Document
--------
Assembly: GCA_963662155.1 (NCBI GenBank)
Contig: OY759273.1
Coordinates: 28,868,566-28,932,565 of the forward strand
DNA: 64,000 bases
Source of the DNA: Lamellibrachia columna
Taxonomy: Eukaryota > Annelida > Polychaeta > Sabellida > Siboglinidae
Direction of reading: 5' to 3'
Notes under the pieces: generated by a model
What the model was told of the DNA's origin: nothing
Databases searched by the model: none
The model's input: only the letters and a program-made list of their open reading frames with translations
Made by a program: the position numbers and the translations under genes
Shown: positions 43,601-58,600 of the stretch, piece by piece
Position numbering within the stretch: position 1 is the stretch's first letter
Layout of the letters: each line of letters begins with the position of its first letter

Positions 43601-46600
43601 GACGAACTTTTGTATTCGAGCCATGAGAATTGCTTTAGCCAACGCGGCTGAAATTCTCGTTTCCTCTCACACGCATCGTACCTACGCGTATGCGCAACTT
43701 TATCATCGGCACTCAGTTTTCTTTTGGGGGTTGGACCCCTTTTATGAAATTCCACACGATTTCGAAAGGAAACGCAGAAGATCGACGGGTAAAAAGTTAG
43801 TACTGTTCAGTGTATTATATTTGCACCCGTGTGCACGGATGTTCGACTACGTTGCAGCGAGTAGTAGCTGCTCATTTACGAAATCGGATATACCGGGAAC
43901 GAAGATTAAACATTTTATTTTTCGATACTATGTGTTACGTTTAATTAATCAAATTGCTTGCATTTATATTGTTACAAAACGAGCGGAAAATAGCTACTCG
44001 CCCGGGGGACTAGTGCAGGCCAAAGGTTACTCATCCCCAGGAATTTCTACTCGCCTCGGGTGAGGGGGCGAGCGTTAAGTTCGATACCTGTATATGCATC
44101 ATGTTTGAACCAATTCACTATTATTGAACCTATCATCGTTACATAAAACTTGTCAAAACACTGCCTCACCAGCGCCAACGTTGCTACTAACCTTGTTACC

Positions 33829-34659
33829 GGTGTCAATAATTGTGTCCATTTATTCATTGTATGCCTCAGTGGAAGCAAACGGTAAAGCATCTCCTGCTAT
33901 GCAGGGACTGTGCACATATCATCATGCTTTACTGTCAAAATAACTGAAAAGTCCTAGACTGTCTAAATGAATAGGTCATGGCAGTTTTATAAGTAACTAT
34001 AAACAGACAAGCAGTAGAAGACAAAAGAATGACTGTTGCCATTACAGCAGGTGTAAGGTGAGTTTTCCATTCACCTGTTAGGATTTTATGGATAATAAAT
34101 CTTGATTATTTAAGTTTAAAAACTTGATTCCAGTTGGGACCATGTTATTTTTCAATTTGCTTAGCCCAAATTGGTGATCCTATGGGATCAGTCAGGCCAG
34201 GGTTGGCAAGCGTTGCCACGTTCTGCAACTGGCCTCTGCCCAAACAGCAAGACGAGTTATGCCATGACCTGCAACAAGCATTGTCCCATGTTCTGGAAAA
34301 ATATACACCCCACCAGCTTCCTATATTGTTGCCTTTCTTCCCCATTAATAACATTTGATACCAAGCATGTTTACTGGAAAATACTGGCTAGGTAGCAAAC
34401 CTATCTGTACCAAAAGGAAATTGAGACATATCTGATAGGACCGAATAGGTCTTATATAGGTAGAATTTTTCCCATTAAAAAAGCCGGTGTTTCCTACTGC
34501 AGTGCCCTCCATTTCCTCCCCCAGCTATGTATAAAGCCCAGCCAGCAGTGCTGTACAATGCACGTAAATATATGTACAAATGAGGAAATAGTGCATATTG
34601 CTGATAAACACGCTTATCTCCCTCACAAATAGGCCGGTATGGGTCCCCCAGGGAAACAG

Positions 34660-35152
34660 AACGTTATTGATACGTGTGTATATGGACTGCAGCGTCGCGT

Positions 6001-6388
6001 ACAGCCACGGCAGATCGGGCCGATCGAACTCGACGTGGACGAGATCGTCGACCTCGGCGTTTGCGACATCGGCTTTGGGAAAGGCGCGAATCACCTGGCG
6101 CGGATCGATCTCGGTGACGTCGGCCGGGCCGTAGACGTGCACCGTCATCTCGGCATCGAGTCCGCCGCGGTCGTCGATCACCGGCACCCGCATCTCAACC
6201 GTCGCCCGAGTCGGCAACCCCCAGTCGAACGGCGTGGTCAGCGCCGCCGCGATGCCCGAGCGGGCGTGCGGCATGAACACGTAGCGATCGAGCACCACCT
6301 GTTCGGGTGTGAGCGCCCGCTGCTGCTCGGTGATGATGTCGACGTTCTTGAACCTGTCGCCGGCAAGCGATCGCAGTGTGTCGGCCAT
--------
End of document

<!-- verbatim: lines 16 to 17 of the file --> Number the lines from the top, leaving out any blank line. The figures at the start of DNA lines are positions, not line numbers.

Positions 43601-46600
43601 GACGAACTTTTGTATTCGAGCCATGAGAATTGCTTTAGCCAACGCGGCTGAAATTCTCGTTTCCTCTCACACGCATCGTACCTACGCGTATGCGCAACTT